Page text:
Many organizations within the United States believe that America has been struck with a “trash crisis”, however, this is not truly case from the recent Environmental Protection Agency (EPA) facts for 2010. Before, we start let us take a moment to discuss what trash or municipal solid waste (MSW) is. MSW is the collection of commonly used items that discarded by the general populace, many of these include packaging, food scraps, grass clippings, sofas, computers, tires and house appliances (EPA). Although the information from the EPA shows that the waste in pounds per person has increase from 3.66 to 4.43 in the time frame of 1980 and 2010, it is the amount the being recycled that has increased substantially going from a meager 10% in 1980 to about 34% in 2010. This had lead to a decrease in waste disposal by landfill by about 35% from year of 1980 taking it down from 84% then to 54% in 2010. The increase in recycling is put simply because the massive environmental campaigns in states, improvements in recycling technology, as well as thrift shopping.
Many Americans now, almost every day do some form of thrift shopping or thrifting. Thrifting is act of shopping at a thrift store, flea market, or garage sale in hopes of finding items that interesting at a cheap price or as a way of providing for one’s family. Since the economic downturn, many Americans are actually turning to thrifting to provide for their families, either shopping at dollar stores for their food, cleaning, and school supplies to shopping at Big Lots for everyday home appliances and clothing. They are smart shoppers looking for the best “bang for their bucks” so to speak. In truth thrifting isn’t regarding as an option “for the poor” anymore but for financially conscience shoppers that looking for good deals, looking to save and put away money for unforeseen events, as well as those who seek to be environmentally active in saving a planet.
Another power is being used to decrease our landfills, is technology. Technology from the 1980’s to present has allowed things possible that many only dreamed possible. Corporations are going from using wasteful paper to sending information digitally through emails, websites, and text messages. This has an impact on landfills because most of the space being used by landfills are from commerce and industry segments and not the residential segment. Technology has made recycling even easier allowing for businesses to create incentives, to change from a wasteful plastic product to a easily recyclable paper one. With technology continuing to grow and change we might even see newer more creative scientific ways of converting matter to another useable substance either through chemical means or through energy itself.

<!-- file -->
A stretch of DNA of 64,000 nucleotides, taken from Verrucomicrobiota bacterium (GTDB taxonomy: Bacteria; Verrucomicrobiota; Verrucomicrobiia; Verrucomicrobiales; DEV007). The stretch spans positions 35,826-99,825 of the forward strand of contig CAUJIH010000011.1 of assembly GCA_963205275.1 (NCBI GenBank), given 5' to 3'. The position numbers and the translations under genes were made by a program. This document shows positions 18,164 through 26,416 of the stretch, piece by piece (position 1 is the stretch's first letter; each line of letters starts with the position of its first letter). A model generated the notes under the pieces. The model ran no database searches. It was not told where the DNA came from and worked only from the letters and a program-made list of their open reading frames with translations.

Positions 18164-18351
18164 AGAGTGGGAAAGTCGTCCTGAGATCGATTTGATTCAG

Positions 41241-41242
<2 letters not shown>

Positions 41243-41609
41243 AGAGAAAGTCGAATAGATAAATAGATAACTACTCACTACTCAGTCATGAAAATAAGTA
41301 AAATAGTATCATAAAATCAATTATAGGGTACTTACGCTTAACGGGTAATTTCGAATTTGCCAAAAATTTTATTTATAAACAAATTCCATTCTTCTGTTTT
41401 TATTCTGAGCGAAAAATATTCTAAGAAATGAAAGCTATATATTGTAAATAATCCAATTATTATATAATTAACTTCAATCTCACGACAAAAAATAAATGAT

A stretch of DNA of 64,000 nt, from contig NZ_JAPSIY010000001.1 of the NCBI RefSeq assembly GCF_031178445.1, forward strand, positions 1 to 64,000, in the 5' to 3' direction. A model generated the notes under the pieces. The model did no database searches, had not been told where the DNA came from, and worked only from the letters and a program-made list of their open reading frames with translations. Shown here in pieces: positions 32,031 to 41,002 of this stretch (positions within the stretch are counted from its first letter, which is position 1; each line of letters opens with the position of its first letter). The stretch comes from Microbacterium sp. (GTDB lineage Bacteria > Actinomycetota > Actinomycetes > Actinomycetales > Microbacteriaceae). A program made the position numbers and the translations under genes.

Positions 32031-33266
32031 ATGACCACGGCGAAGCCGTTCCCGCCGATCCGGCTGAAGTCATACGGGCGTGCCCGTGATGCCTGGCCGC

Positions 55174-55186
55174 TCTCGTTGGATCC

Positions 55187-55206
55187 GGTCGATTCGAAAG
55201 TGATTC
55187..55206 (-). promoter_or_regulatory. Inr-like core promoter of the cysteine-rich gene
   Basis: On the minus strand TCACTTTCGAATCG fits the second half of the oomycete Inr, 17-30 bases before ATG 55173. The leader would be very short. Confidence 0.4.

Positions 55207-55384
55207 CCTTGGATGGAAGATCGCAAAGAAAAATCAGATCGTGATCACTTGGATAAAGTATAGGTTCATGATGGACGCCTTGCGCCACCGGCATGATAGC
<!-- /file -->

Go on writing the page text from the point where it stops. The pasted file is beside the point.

Recycling has increase in part to thrifting but only by a small variable mark, most of the increase has happened because states are making the option readily available. This is done by creating curb side recycling programs within the state encouraging as many people possible to participate. We also have to realize that recycling isn’t just residential recycling but the combination of commercial and industrial recycling which account for the largest amounts used in landfills. Corporations looking to lower their cost have turned to recycling as the answer. It allows them to reuse current materials that are no longer in great condition and make then into the same product or something different. Recycling also has health benefits as when landfills shrink a lot of the germs and bacteria growing there will be shrinking with them. It also creates cleaner more fresh air which scientist attribute to majority of the breathing problems people face now.
We here in America take so many things for granted and then largely become overly accepting of how things are that we forget how they were. We need to spend more time informing our youth and our communities about the positive effects recycling has on our neighborhoods, communities, states, nation and most importantly our one and only planet Earth. Since our nation is growing and changing, newer technology will help reduce trash build up and with creative innovative approaches to get more people to recycle we can make a nation where trash concerns are the least of our problems and breathing fresh air isn’t figment of a dream but a reality.
Clean Air Council. (n.d.). Waste and Recycling Facts. Retrieved July 28, 2012, from Clean Air Council: http://www.cleanair.org/Waste/wasteFacts.html/ EPA. (n.d.). Municipal Solid Waste Generation, Recycling, and Disposal in the United States: Facts and Figures for 2010. Retrieved July 28, 2012, from
EPA: United States Environmental Protection Agency: http://www.epa.gov/osw/nonhaz/municipal/pubs/msw_2010_rev_factsheet.pdf Learn the Issues: Waste. (n.d.). Retrieved July 28, 2012, from EPA: United States Environmental Protection Agency: http://www.epa.gov/gateway/learn/wastes.html The Free Dictionary.com. (n.d.). Thrift. Retrieved July 27, 2012, from The Free Dictionary.com: http://www.thefreedictionary.com/thrift Wikipedia. (n.d.). Thrifting. Retrieved July 28, 2012, from Wikipedia: http://en.wikipedia.org/wiki/Thrifting